The final assembly of missiles will take place both in Russia and in India. For instance, there is an assembly facility in Hyderabad, where Indian workers assembly missiles. We launched two Hyderabad-assembled missiles during the test firings. In addition, individual missile elements have been productionised in Mumbai (the former Bombay) by two major companies Larssen & Turbo and Godridge selected by the Indians to make BrahMos’s units. The latter include compartments, wings, empennage and non-metal elements, e.g. such sophisticated items as the transport-launch tube and non-metal compartments. Farther down the road, the Indian side is to supply such domestically developed and made components, as the navigation system and onboard computer. To date, the homer has been made by the Russian side. India may take on the task some time in the future. What other key events of 2006 would you mention? A decision has been taken to increase the authorised capital stock of our company not so long ago. Russia has transferred a relevant sum very early in 2006, with India doing the same. Now, we have launched additional work, for which we pay with that money – about $50 million. www.take-off.ru
A trilateral agreement has been signed by BrahMos Aerospace Ltd., NPOMash and DRDO on distributing the workload in various segments of the programme, among which are air-launched missile development and a number of steps to further refine the weapon. What is the status of the submarine-launched missile version of the BrahMos? Again, the missile is versatile. Therefore, we envision no special problem with deriving a submarine-launched variant from it whatsoever. NPOMash, the Russian prime contractor on the sub-lunched BrahMos, has a wealth of experience in developing underwater-launched missiles. Prototypes have been tested – launched from under water, from a vertical test rig, even from a submarine. Therefore, we believe the matter has been resolved, and if the customer places an order, we will fulfil it quickly, ensuring top quality. Now, we have reached, probably, the subject most interesting to our readers – development of an air-launched version of the BrahMos. Developing an air-launched BrahMos derivative is a key activity for us today. Money has been allocated to fund the effort. What is going to be done in the first place? We have selected the Sukhoi Su-30MKI fighter as the carrier of our missile. This does not mean that we will be unable to mount the BrahMos on some other aircraft. We can do that. However, the Su-30MKI has become the priority platform to carry our cruise missile. We expect we will have completed the effort in two years. Modification of the missile proper has begun, and several structural elements that have to be upgraded have been tested. For example, the air-launched variant will feature a different nose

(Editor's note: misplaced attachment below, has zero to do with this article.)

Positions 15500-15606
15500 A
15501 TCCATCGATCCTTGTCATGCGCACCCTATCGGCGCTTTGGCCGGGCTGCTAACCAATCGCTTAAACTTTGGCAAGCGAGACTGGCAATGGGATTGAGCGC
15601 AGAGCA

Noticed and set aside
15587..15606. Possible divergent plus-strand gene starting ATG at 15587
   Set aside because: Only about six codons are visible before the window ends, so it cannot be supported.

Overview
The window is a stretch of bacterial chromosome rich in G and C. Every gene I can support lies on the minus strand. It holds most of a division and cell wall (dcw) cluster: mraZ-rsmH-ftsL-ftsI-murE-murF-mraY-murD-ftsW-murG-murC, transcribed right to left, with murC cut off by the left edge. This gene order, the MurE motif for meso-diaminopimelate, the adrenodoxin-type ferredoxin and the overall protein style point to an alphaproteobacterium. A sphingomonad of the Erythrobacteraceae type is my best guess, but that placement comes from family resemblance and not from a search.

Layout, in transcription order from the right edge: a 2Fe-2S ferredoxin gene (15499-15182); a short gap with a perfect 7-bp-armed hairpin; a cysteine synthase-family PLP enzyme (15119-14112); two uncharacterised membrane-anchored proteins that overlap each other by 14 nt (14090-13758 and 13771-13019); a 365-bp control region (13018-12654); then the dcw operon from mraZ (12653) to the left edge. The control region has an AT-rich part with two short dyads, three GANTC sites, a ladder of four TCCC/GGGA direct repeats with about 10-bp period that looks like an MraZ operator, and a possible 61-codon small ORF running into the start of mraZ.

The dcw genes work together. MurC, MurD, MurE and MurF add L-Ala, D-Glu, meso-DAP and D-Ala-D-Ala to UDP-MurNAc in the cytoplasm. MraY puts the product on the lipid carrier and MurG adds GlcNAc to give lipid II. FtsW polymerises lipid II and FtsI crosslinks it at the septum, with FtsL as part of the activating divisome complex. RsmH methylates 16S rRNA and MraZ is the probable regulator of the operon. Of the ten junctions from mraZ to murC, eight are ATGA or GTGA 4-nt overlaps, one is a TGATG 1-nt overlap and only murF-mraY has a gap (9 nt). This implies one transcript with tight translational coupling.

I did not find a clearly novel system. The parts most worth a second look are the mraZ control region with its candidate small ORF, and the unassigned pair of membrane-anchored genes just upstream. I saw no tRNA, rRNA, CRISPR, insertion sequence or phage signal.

section and a somewhat modified attachment fixtures. Something has been proven and something still has to be proven, but the process has got going, as they say. As far as the system’s elements are concerned, the Indian side has been responsible for their development by tradition, i.e. the aircraft launcher will be developed and tested by Indian engineers. Although we will turn, naturally, to other Russian developers, say, the Sukhoi design bureau, for example. What matters is the desire of the customer, the Indian Air Force in this case, to have an air-launched missile to be part of the Su-30MKI’s weapons suite. The customer is very helpful to us in tackling all issues. Farther down the road, we expect the air-launched variant of the BrahMos missile to become of interest to third parties whose air forces operate the Su-30 or Su-27 fighters. How many BrahMos missiles are to be carried by the Su-30MKI? To date, a decision has been taken to fit the Su-30MKI with one BrahMos missile, because we want to reduce the amount of modifications and expedite the air-launched variant’s fielding with the IAF. However, such a missile will fit heavy aircraft such as the Tupolev Tu-142ME or Ilyushin Il-38SD easily as well and do so in a far greater number. Equipping the maritime patrol aircraft from Embraer is a possibility as well. Today, our key objective is to prove the feasibility of the air-launched version of the missile. If all goes well, the weapon will spread to other types of aircraft. Thank you for an interesting interview. Hopefully, the Russian-Indian cooperation under the BrahMos programme will remain as productive as it is today.